Ever watch your kids’ moods ricochet like a pinball off the latest circumstance? Ever feel like your own moods are a magnification of whatever is going on in your child at the time?
Charles Swindoll challenged us all with his famous statement, “…life is 10% what happens to me and 90% how I react to it.”
How can we each grow our abilities to “make lemonade out of lemons” or learn to persevere through challenges? Answer: focus on our small successes! Even if they are small, when we can value and even celebrate successes, it “fertilizes” them and they grow to become a larger presence for the next challenge.
“This mustang is really just a cranky teenager,” I mused as I intently watched the horse-trainer’s keen discernment and saint-like patience. Nicole would take a small step toward the wary horse, carefully assessing his response. If he even flickered a muscle to hint at moving away from her, she took a step back to give him space. Only when the horse showed signs of comfort would she take another small step forward. If he seemed unsure, she stayed where she was until he became more comfortable. Her goal was to move toward him at the pace he determined, always keeping him comfortable.
When our children are cranky, it can feel natural to take that crankiness personally. But in almost every case, we have found that a child’s distance or critical reaction is actually self-protection flowing from their own hurt or fear of rejection.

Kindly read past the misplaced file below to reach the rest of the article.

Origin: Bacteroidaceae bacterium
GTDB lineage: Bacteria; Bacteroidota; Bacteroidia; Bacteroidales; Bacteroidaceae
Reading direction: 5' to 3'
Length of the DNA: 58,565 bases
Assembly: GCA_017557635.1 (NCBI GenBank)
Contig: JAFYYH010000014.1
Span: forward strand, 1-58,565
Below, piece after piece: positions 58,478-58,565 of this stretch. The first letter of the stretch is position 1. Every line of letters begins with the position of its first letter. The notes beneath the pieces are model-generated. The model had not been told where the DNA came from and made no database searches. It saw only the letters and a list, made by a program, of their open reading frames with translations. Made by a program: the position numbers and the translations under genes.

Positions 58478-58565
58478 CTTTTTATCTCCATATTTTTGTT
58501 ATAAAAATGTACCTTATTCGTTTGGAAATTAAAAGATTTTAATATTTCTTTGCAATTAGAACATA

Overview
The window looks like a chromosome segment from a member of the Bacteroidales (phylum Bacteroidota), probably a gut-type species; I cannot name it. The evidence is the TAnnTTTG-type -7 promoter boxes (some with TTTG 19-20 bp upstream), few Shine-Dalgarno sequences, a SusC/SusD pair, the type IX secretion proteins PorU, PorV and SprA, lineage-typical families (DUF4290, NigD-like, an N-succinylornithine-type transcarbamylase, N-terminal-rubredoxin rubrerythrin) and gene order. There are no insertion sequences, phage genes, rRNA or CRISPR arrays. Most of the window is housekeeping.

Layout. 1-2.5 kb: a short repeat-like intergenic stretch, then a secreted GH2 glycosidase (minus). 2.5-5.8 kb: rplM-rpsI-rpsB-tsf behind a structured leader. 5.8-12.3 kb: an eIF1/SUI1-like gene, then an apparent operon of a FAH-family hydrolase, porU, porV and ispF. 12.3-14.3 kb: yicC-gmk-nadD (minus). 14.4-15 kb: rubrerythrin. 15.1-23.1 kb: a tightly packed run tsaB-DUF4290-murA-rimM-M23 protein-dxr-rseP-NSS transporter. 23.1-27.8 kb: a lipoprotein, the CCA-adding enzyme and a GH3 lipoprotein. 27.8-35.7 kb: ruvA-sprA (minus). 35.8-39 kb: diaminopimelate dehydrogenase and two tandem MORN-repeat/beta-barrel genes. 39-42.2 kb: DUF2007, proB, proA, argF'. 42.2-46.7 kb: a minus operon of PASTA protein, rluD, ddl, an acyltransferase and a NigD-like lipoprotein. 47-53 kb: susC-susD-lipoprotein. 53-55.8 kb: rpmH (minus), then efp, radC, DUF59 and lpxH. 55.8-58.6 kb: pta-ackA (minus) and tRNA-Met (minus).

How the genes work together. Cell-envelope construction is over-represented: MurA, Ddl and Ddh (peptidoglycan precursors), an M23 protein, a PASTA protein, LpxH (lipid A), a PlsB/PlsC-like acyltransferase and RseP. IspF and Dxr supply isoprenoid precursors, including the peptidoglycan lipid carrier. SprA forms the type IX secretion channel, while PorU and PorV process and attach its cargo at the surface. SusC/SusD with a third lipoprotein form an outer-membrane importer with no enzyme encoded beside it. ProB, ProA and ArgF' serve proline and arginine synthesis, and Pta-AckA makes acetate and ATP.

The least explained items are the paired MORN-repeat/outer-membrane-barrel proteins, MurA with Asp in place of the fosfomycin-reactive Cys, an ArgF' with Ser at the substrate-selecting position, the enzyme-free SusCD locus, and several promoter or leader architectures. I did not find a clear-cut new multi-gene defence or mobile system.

Broken bones, scary surgeries, or moving to a new school — all these things can be traumatic experiences for kids to handle. How can parents best help their kids survive and even learn from difficult situations? To answer this question, Chad Hayenga sat down with CF co-founder Lynne Jackson.
(If you cannot see the video, click here to watch it on YouTube or click here to download the transcript.)
The “Whole-Brain” Perspective
According to Lynne, it really helps kids to process difficult circumstances using their whole brain. Here is an overview of the breakdown she gives in the video of how to help kids use all three major areas of their brain:
- Left brain: language and logic. Explain to your child the facts of what’s going on – how to understand exactly what happened in the past, and/or what to anticipate in the future.
- Right brain: emotions. Once you’ve talked about the facts, help your child give words to the feelings that they’re feeling about the situation.
- Frontal lobe: planning. Facilitate your child in making a plan for what to do when they feel those feelings and encounter whatever is ahead.
From this launching point of facts, feelings, plan, you can use whatever difficulties your child is facing to help build in them an identity as one who perseveres, who overcomes tough stuff. In the words of one precocious little girl whose parents Lynne coached, “Dad, I love you. You helped me persevere with a cast on!”
For help implementing these principles with your family, check out our coaching options!
OK, so these posts might not qualify as “ancient”… but they’re pretty old in internet years! Here are five “oldies but goodies” that we dusted off from the Connected Families Vault, plus a few bonus ones thrown in.
Parents love to connect with their children. But it’s not always so easy.